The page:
What Are Trump's Impeachment Odds Because of the Russia Scandal?

The president has once again stoked the flames of controversy with his firing of James Comey.

Getty Images / Chip Somodevilla

The question has been asked often since the day of President Donald Trump’s inauguration. Now, in the wake of his decision Tuesday to fire FBI Director James Comey, the issue has returned to the forefront: Will Trump be impeached as a result of the Russia investigation?

There are a number of actions Trump could take that would be impeachable, and betting houses in the UK and Ireland have issued pretty good odds of it happening.

In fact, at Paddy Power, an Irish betting house, the odds are in impeachment’s favor at 60 percent.

Reports The Independent, a newspaper in London:

A Paddy Power spokesman said: “In the past 24 hours alone we’ve seen money for Trump to be impeached in his first term, resulting in us cutting the odds from 10/11 into 4/6.

As for the crime that will lead to Trump’s impeachment, Paddy Power has 4/1 odds on tax evasion, 6/1 odds on treason, and 7/1 odds on perjury.

The odds of Trump being impeached in his first four years.

Paddy Power

Also per The Independent:

Betfair said its peer-to-peer Exchange platform saw “a rush of activity in the 24 hours after the announcement”. A huge £100,000 bet on Mr Trump to leave before the end of his first term helped shift odds from 15/8 to 11/10, it said.

Of course, the existence of impeachable offenses doesn’t necessarily mean it’ll happen. And odds in a betting house are very different from odds in reality.

Even so, those long-shot odds haven’t been enough to banish the word from the lips of both politicians and the public alike. While it’s likely still too early to predict with certainty if Trump will be impeached and convicted, the probability of that outcome is worth talking about.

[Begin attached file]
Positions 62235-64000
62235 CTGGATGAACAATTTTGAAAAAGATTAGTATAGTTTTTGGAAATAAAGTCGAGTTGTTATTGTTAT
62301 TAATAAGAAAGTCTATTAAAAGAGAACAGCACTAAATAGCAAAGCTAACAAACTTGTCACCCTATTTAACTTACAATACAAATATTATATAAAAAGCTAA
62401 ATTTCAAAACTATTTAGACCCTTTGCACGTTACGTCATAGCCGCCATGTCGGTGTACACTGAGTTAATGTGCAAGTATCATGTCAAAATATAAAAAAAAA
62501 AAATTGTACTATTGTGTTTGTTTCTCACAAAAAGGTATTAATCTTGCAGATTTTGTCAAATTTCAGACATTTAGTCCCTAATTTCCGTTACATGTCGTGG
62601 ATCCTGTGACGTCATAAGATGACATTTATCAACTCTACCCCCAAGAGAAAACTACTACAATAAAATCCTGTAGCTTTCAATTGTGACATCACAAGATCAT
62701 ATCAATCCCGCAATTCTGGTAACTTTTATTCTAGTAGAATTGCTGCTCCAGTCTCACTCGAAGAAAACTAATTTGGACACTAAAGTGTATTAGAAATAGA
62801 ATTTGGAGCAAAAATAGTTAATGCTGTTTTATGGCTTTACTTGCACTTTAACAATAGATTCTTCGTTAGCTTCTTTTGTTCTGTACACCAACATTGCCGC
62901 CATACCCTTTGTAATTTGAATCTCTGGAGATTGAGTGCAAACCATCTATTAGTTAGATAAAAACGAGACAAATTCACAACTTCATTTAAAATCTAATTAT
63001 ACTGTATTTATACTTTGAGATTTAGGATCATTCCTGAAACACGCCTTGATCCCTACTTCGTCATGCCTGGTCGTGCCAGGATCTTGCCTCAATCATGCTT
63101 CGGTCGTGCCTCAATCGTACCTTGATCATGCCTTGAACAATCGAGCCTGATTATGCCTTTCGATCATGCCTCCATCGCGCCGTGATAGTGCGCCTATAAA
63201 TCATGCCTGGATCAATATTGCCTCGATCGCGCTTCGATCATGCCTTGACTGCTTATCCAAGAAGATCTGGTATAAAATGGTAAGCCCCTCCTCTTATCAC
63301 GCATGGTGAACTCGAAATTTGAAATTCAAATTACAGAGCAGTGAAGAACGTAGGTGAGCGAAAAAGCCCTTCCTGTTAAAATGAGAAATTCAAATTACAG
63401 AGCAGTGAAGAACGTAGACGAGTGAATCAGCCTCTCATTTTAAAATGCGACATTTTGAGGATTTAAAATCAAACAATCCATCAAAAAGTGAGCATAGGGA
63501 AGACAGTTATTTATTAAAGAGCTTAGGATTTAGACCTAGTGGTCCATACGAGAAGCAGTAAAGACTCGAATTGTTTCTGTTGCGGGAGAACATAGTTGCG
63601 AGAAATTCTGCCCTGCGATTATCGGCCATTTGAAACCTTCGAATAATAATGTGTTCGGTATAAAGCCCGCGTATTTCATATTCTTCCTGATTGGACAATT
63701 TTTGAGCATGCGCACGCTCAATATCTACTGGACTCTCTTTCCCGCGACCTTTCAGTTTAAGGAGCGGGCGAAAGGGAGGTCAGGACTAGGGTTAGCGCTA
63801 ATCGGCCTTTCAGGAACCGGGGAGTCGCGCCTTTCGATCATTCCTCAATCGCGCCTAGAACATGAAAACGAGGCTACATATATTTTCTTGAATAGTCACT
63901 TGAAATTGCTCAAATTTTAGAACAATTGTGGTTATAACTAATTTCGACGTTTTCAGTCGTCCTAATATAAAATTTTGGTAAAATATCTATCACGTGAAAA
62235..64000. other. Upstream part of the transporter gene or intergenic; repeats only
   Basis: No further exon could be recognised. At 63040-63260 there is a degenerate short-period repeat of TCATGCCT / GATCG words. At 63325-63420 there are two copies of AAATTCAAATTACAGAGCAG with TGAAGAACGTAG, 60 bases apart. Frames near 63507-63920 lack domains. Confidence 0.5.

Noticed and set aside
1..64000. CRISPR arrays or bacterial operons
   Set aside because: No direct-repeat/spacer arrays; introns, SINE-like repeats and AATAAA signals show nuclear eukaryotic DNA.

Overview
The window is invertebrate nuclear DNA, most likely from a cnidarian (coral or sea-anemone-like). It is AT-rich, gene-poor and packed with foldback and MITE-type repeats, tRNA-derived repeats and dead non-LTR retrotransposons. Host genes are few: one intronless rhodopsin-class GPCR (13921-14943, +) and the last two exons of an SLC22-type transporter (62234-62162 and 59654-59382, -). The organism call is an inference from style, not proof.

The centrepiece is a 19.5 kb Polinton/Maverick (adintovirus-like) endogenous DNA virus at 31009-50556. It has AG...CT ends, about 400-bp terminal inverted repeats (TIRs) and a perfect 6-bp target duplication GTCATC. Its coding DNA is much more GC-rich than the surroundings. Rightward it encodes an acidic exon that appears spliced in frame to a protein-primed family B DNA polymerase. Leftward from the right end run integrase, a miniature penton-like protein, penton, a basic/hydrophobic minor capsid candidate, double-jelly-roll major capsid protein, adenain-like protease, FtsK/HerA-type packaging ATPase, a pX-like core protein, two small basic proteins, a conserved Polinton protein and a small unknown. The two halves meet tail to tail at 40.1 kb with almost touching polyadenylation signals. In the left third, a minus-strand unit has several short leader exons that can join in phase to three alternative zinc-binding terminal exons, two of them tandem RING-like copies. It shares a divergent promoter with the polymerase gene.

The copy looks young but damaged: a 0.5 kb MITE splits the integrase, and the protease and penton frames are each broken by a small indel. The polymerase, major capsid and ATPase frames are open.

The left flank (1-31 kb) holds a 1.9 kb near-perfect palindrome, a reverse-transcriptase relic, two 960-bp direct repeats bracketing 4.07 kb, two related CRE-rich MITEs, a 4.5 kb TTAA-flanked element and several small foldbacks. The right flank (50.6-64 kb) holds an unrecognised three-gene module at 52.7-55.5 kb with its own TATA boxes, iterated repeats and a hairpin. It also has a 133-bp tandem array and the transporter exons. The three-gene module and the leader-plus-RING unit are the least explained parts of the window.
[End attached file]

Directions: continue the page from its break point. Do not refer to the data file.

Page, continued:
It could be the opposite of what Trump was hoping would happen after he fired James Comey, but the likelihood that the president will face impeachment as a result of the investigation into Russian election meddling seems to have grown, albeit slightly, in the past week.

Connecticut Senator Richard Blumenthal, speaking about Comey’s firing, said on CNN on Wednesday, “It may well produce impeachment proceedings, although we’re very far from that possibility.” He also called the situation a “looming constitutional crisis.”

Far away as we may be from that possibility, the fact that Blumenthal, a high-ranking Senator, would even suggest the course of action is significant. Comey’s firing, Blumenthal implied, could be looked back on in coming months as the catalyst for eventual impeachment.

Confirmation that the Russia investigation is proceeding was given on Thursday by Andrew McCabe, the acting FBI director, in testimony before the Senate Intelligence Committee.

“Simply put, sir, you cannot stop the men and women of the FBI from doing the right thing, protecting the American people and upholding the Constitution,” McCabe said to Senator Marco Rubio, maybe paying a little lip service during his first week on the job.

McCabe also said that the White House will not be given updates on the status of the probe.

Another litmus test for the likelihood of Trump’s impeachment, also referenced by Blumenthal, is the similarity of the current situation to the Watergate scandal that forced President Richard Nixon out of office.

“It may well produce another United States vs. Nixon on a subpoena that went to the United States Supreme Court,” said Blumenthal.

Trump’s similarities to Nixon have been well-documented, both in terms of his temperament and the way in which he was elected. Trump firing Comey only strengthens that parallel, some say, betraying efforts by the president to cover up for the criminal actions of his subordinates — Michael Flynn, Paul Manafort, and others.

With Watergate, it was the cover-up, not the crime itself, that ultimately doomed the president. Time will tell if the Russia investigation follows the same course.

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